I am always surprised at the number of teams that release undone work to production. I understand that one may need a few sprints, or many if you inherited something nasty, to pay back that debt, but if it’s more then you are not a Professional Scrum Team. The sheer amount of software that I have that is buggy, slow, or just not finished makes me think that there are few professional Scrum Teams out there!
Every organisation has the right to hold their Developers accountable for the quality, but never quantity, of the software that they build. Every Developer should pursue engineering excellence through DevOps practices, automation, and rigorous attention to detail for every release. Working software builds trust with your users and promotes your brand, faulty software encourages distrust and hurts your reputation. Defective software and technical debt are the causes of the current death grip that organisations have to traditional Taylorism based management techniques.
Ultimately if your organisation will not let you build software any way you please its because of the shit that you have been trying to get away with delivering in the past. You have work to do to build trust again.
Treat your team to a Professional Scrum Developer class to get them up to speed.
Scrum teams build quality software that works
Working software is software that is free from fault or defect. Developers are primarily accountable for the quality and delivering a usable increment. While they are also responsible for value delivery, the accountability for that lies with the Product Owner. That means that if there is a choice between delivering value that lacks quality or providing less value that is of higher quality, Developers should always choose quality.
Since “rules are for the guidance of wise people, and the obedience of fools” I am going to caveat that statement for those that like to latch onto absolutes. Since any software that you build is an organisational asset, and all assets are attributed to the value of your company then that software must exist on a balance sheet somewhere. If you as the Developers decide to cut quality to make a delivery do you immediately speak to the CFO so that they can accurately reflect that loss of value on the companies balance sheet? Because if you don’t, then knowing or not there is a danger that your organisation is committing fraud by inaccurately reflecting the value of your software! Ultimately the decision to cut quality should only be taken with the full consent and understanding of your executive leadership team.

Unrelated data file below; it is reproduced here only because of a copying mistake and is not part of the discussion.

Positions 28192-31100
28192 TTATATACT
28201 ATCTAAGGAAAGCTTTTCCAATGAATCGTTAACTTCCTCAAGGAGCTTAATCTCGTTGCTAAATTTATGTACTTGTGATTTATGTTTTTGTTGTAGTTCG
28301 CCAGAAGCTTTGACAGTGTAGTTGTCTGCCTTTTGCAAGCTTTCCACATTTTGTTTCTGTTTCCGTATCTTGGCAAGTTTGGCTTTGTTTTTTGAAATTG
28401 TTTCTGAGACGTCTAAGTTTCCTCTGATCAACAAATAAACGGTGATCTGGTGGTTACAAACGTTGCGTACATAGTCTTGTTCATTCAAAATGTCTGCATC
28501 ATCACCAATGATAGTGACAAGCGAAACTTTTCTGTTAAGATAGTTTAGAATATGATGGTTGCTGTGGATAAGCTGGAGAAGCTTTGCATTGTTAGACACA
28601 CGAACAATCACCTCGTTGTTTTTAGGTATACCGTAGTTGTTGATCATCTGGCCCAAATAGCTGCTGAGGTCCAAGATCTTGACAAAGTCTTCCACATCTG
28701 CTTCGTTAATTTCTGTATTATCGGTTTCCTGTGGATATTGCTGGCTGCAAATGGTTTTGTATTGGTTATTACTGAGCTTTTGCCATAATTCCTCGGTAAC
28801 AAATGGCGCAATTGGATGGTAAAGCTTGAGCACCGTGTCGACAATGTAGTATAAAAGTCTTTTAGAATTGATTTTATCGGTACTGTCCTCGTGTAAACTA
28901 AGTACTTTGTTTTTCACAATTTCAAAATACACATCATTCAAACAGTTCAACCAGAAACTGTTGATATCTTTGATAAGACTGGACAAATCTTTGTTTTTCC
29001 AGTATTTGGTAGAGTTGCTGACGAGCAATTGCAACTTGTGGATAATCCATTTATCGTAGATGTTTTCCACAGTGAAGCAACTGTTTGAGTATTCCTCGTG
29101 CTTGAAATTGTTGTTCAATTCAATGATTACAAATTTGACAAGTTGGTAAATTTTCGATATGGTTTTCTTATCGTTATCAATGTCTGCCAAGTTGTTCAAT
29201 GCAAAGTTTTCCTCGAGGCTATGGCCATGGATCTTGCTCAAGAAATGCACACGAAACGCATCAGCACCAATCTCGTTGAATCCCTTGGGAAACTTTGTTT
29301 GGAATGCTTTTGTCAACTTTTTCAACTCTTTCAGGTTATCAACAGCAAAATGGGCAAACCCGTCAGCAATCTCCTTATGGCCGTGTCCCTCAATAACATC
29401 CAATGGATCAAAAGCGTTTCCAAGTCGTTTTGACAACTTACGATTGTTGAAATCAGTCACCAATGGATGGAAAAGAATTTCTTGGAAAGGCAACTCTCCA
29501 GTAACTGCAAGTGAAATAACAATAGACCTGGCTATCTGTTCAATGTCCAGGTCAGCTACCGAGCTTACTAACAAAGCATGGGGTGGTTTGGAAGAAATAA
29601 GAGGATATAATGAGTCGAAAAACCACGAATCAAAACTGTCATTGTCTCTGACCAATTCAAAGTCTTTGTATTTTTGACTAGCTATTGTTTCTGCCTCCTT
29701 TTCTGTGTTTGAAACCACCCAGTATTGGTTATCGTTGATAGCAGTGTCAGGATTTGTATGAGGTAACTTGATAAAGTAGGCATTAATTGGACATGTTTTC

Quality software is not about expectations!
Working software is software that is free from fault or defect, but it does not necessarily meet the Product Owner’s or stakeholders expectations.
It is just not possible for everyone’s expectations to be understood let alone met, and thus it is unrealistic to expect the Developers to deliver on them. At the end of every Sprint we have a Sprint Review where we invite stakeholders, and the Scrum Team, to pause and reflect on the Product Backlog based on that which was delivered. There you can explore the difference between expectation and delivery and then update the Product Backlog to reflect that difference. The Scrum Team should continuously be investigating the difference between what they delivered and stakeholders expectations so that they can close that gap as much as possible, so while they are responsible for meeting expectations, they can’t be held accountable.
The Development Team consists of professional Developers that are the people in the Scrum Team that are committed to creating any aspect of a usable Increment each Sprint. The specific skills needed by the Developers are often broad and will vary with the domain of work.–The 2020 Scrum Guide